Examining the connection between older adults' physical activity and the built environment
IHA’s David Barnett, Anthony Barnett, Andrea Nathan, and Ester Cerin, along with Jelle Van Cauwenberg of Ghent University, have recently published a systematic review and meta-analysis of built environmental correlates of older adults’ total physical activity and walking.
The aim of the study was to systematically review and quantify findings on built environmental correlates of older adults’ physical activity, and to investigate differences in associations by type of physical activity and environmental attribute measurement (i.e., objective or perceived).
One hundred included articles examining built environmental attributes related to total physical activity and walking were reviewed and findings’ meta-analysed, accounting for article quality. Built environmental attributes were across six categories, namely: (1) walkability; (2) residential density / urbanisation; (3) street connectivity; (4) access to / availability of destinations and services (e.g., shops/commercial destinations, parks); (5) infrastructure and streetscape (e.g., greenery and aesthetically pleasing scenery, walk -friendly infrastructure); and (6) safety.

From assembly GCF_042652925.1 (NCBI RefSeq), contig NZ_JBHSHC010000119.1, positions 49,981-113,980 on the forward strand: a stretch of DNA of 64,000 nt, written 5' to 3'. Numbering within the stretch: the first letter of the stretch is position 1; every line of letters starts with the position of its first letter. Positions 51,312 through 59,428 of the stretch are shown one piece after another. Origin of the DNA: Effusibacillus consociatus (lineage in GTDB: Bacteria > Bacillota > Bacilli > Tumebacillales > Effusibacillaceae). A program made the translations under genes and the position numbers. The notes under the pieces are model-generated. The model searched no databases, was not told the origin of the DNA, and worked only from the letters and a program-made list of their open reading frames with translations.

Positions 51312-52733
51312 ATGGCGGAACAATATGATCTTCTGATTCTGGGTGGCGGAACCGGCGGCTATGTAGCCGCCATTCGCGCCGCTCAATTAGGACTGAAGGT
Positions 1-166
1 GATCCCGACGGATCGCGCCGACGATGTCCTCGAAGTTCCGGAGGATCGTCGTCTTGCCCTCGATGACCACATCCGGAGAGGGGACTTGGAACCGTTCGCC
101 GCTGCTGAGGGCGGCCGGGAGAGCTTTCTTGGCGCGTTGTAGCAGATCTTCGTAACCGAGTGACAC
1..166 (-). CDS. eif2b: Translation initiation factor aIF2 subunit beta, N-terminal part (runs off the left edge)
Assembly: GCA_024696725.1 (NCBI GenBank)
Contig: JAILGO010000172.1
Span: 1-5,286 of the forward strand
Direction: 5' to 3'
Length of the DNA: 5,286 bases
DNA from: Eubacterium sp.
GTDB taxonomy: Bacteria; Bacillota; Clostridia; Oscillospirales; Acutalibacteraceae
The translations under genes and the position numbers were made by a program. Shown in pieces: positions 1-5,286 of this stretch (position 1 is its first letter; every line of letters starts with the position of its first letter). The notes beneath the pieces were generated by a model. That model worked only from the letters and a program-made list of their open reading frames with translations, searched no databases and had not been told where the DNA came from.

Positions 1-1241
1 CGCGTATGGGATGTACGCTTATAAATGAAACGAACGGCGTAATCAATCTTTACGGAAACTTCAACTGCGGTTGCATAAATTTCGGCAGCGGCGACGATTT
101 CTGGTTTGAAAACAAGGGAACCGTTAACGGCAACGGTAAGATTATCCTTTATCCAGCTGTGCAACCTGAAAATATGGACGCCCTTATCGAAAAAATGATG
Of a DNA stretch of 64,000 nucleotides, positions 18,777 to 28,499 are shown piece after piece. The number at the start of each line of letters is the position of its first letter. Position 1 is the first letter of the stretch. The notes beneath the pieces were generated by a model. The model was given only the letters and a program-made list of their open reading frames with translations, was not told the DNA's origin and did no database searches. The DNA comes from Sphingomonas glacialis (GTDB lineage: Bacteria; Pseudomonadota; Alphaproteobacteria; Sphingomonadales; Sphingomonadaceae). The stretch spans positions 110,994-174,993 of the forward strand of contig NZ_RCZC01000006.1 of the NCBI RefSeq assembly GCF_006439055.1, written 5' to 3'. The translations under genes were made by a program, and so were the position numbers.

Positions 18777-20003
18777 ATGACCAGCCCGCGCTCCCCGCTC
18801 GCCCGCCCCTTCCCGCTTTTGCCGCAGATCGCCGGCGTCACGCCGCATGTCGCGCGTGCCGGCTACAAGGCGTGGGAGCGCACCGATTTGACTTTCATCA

It was concluded that safe, walkable, and aesthetically pleasing neighbourhoods, with access to overall and specific destinations and services positively influenced older adults’ participation in physical activity. Although the strength of evidence of associations differed across physical activity and environmental measurement types. It was also found that higher quality research is needed in this area.
Read the paper here